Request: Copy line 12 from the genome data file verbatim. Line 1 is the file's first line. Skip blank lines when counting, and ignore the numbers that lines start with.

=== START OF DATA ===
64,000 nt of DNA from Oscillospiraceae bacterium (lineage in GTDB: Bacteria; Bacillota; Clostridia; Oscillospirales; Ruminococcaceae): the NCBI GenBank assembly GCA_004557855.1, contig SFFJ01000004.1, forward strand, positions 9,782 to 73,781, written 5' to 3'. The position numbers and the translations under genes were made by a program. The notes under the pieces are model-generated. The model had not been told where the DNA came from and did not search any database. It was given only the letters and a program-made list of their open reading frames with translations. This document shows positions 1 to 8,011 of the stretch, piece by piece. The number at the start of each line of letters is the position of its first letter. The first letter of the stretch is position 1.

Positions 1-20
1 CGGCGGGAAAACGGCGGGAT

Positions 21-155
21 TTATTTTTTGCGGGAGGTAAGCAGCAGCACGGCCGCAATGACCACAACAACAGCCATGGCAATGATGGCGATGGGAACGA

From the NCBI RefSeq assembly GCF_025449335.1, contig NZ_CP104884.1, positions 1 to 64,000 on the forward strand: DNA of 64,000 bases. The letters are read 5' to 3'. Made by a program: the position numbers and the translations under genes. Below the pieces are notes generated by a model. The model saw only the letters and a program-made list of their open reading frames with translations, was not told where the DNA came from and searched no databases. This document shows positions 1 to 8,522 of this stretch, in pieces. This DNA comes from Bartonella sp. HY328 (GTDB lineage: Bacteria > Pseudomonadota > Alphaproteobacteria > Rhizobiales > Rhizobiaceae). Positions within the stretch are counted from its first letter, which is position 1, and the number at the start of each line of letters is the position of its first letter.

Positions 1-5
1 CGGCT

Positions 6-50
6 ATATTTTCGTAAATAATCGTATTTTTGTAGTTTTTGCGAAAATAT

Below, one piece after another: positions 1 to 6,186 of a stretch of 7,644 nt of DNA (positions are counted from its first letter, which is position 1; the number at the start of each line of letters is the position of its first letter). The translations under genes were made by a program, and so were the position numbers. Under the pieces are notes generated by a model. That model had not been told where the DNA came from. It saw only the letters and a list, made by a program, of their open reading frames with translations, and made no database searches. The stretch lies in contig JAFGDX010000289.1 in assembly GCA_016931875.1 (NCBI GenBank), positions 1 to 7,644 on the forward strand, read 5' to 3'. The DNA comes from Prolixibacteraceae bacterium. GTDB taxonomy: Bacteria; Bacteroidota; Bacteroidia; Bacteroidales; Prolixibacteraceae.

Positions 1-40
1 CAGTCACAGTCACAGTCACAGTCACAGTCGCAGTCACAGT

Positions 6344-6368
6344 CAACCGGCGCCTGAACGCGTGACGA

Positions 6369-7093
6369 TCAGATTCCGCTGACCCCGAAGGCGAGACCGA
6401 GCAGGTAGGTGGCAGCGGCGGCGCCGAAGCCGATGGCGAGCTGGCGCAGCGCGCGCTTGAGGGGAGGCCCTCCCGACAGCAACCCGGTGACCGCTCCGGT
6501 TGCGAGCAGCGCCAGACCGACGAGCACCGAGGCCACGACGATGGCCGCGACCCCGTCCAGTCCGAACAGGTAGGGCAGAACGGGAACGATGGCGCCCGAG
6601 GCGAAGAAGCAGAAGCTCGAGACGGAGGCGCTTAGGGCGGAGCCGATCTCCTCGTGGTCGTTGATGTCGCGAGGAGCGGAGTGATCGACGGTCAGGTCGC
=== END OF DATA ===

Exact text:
Positions 1-40